If you want to be happy then be happy

I’m thinking of a poem that Johnny recalls studying back in school days.  He can’t remember his age or grade, but he harks back to the details of the storyline impeccably upon my mention of our found crystal ball/glass fishing buoy.

The poem tells a tale of the unfulfilled hope for a special something to happen in one’s life.

Although my above photo and haiku share the same ending as Johnny’s poem (finding the glass ball), his poem, fittingly entitled ‘Disappointment’, does not end with my same appreciative feelings of happiness and good fortune upon the discovery.

The poem was written in Irish by native Aran poet and writer Máirtín Ó Direáin (1910-88) in the year 1949.  Much of his writing undoubtedly is rooted in his Aran upbringing.  Unrelated, but noteworthy, he attended the same school which my children now attend.

I found his book that contained the poem at the local leabharlann in a book of poetry simply titled Dánta (Poems) 1939-1979,  and Johnny translated it for me.  It rings of not only another era, but of another culture.  1940’s.  In Ireland.  On an island.

DISAPPOINTMENT

I never got a toirtín∗ 

That would delight the day,

Like being first to see a newborn lamb

Not yet licked by its mother.

I never looted a bird’s nest

And I’m not boasting;

I never caught a cliff bird

Because I never went after it:

But I saw a wonder one day

On the waves edge close to the shore,

That was sparkling under the bright sun

And my heart jumped with happiness,

But when I reached the tide’s edge

What would I get before me

But a clear glass ball

That kept nets afloat.

∗a tart, in this case received as reward for being first to experience something

˜

DÍOMÁ

Ní bhfuair mé riamh toirtín

A chuir gliondar ar an lán,

Uainín fann gan éitir,

Gan é lite ag a mháthair,

Níor shlad mé riamh nead éin

Is ní le gaisce atáim á rá;

Níor rug mé ar éan aille

Mar nach ndeachaigh mé ina ghábh:

Ach chonaic mé an t-iontas lá

Ag ciumhais na dtonn cois trá,

É ag spréacharnaigh faoin ngréin ghil

Is léim mo chroí le háthas,

Ach nuair a shroicheas taoby na taoille

Céard a gheobhainn romham ann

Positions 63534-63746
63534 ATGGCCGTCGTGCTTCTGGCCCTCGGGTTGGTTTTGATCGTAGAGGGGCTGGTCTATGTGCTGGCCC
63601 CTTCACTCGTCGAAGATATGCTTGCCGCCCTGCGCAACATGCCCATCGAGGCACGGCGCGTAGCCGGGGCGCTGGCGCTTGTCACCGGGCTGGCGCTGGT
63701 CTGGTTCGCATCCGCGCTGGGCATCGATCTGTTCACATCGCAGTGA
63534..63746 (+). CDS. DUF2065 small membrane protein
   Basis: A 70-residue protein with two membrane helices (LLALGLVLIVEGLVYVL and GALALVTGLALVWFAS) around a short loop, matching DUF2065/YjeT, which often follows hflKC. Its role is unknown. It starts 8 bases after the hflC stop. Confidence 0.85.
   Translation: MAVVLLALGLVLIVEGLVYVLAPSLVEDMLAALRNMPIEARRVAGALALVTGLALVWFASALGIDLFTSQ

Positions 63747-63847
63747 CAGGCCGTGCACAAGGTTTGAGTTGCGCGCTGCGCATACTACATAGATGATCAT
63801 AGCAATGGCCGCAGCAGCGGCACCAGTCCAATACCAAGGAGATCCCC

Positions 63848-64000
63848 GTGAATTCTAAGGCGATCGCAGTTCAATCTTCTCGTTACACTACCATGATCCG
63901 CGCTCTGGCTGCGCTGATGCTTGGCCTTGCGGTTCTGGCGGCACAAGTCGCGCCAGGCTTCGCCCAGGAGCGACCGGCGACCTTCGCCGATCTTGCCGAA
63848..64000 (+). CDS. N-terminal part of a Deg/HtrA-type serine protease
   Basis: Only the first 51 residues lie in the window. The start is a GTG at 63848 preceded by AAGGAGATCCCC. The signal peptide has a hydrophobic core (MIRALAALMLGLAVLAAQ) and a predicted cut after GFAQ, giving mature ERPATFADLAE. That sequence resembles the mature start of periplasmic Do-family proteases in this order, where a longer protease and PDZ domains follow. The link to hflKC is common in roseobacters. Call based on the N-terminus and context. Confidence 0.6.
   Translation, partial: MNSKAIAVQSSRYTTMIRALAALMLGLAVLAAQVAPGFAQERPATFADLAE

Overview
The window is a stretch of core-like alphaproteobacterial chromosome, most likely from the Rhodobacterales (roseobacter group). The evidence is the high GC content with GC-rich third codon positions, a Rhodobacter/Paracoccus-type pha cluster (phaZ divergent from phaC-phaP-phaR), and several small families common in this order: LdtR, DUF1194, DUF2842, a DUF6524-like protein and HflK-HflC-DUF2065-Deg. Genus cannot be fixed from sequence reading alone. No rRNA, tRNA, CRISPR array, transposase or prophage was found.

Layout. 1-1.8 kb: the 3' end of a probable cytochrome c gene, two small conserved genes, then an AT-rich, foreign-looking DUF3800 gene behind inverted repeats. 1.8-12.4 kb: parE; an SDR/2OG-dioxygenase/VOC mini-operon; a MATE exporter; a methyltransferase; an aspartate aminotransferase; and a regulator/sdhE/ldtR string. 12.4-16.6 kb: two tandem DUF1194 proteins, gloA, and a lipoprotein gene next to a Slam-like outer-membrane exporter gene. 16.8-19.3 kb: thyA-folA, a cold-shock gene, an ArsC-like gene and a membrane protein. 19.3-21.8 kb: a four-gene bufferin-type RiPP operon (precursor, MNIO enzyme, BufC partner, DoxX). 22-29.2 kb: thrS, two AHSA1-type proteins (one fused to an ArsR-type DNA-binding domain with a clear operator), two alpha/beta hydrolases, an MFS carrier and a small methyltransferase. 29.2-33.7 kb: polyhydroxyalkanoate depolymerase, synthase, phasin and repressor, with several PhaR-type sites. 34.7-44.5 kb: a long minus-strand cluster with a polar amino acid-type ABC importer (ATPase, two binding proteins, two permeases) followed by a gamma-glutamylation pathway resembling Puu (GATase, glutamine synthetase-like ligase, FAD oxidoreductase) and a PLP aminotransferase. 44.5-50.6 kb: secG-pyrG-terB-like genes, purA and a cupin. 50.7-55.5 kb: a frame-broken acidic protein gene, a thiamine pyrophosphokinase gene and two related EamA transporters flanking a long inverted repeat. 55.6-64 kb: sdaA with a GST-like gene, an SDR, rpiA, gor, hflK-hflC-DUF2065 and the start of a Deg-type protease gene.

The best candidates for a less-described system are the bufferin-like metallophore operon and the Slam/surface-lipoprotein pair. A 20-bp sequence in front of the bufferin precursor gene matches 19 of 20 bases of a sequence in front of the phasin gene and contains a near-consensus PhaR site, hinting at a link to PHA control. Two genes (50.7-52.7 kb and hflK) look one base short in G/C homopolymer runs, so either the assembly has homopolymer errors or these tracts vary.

Ach liathróid gheal ghloine

A choinniodh líonta ar shámh.

Our white ‘crystal ball’ fishing float has retired its sea legs and is living a second life as garden art, pictured above, and the green ball below belongs to Margaret Maeve and joins other trove in her bedroom.  The first picture is where I’d like it to sit.  The second is where it actually sits.

The “surge of happiness” after finding his own ball, expressed by Tom Rizzo in the first paragraph of this article on The Glass Museum website, leads to a most comprehensive, colourful, and interesting piece of writing by him on the glass fishing float.

Considering the contrast in views on happiness under near same circumstances, the expressions ‘one man’s trash is another man’s treasure’ and ‘beauty is in the eye of the beholder’ come to mind.  But I don’t want to ramble on about the what, where, when, why, and how of happiness, only the who.  And that is you, and me, and each thinking individual.

In times of disappointment, frustration, and upset, I like to remind the children that there is always something to be grateful for.  The opposite also holds true; something can always be found to criticize, grumble, fault find, doubt, and dwell in self-pity over.  In moments of upset we talk about the emotional options available and how acceptable each is under the circumstances, meaning, do they benefit the situation and will it help them return to happiness?  It usually doesn’t take them very long to come back around to their usual joyful disposition.

Moral of the story… if you want to be happy then be happy, no one can stop you but you!

58 Comments

  1. stephpep56 says:

    I read the poem out loud in Irish first, It has a lovely ring to it that way. The simplicity of the words he used were so refreshing. (Then I read it again in english. not as nice a ring) A lovely post Melissa, Hope you are surviving the storms. Just read somewhere recently that one day the wind stopped on Achill island and the people fell over. hugs steph xx

    Liked by 3 people

    • Hi Donna, Thanks for appreciating the simplicity….often there is a temptation for me to elaborate on the topic but I don’t want to drown readers in my opinion and I love the challenge of making the point without saying too much. Of course this doesn’t always apply, but in this case it’s so. Have a fab weekend. 🙂

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    • Thanks Irene. I like to think we are also teaching them ‘how’ to choose happiness as sometimes it’s not easy for children or us adults to see the good in a situation. Sometimes we end up deciding that the happiness is simply the fact that we’re still living and breathing and aware. They can still feel sad or disappointed, while also being aware of a joy that is present too, trying to keep focused on the feelings that we want to multiply. I hope that makes sense. 🙂

      Liked by 2 people

  2. Murtagh's Meadow says: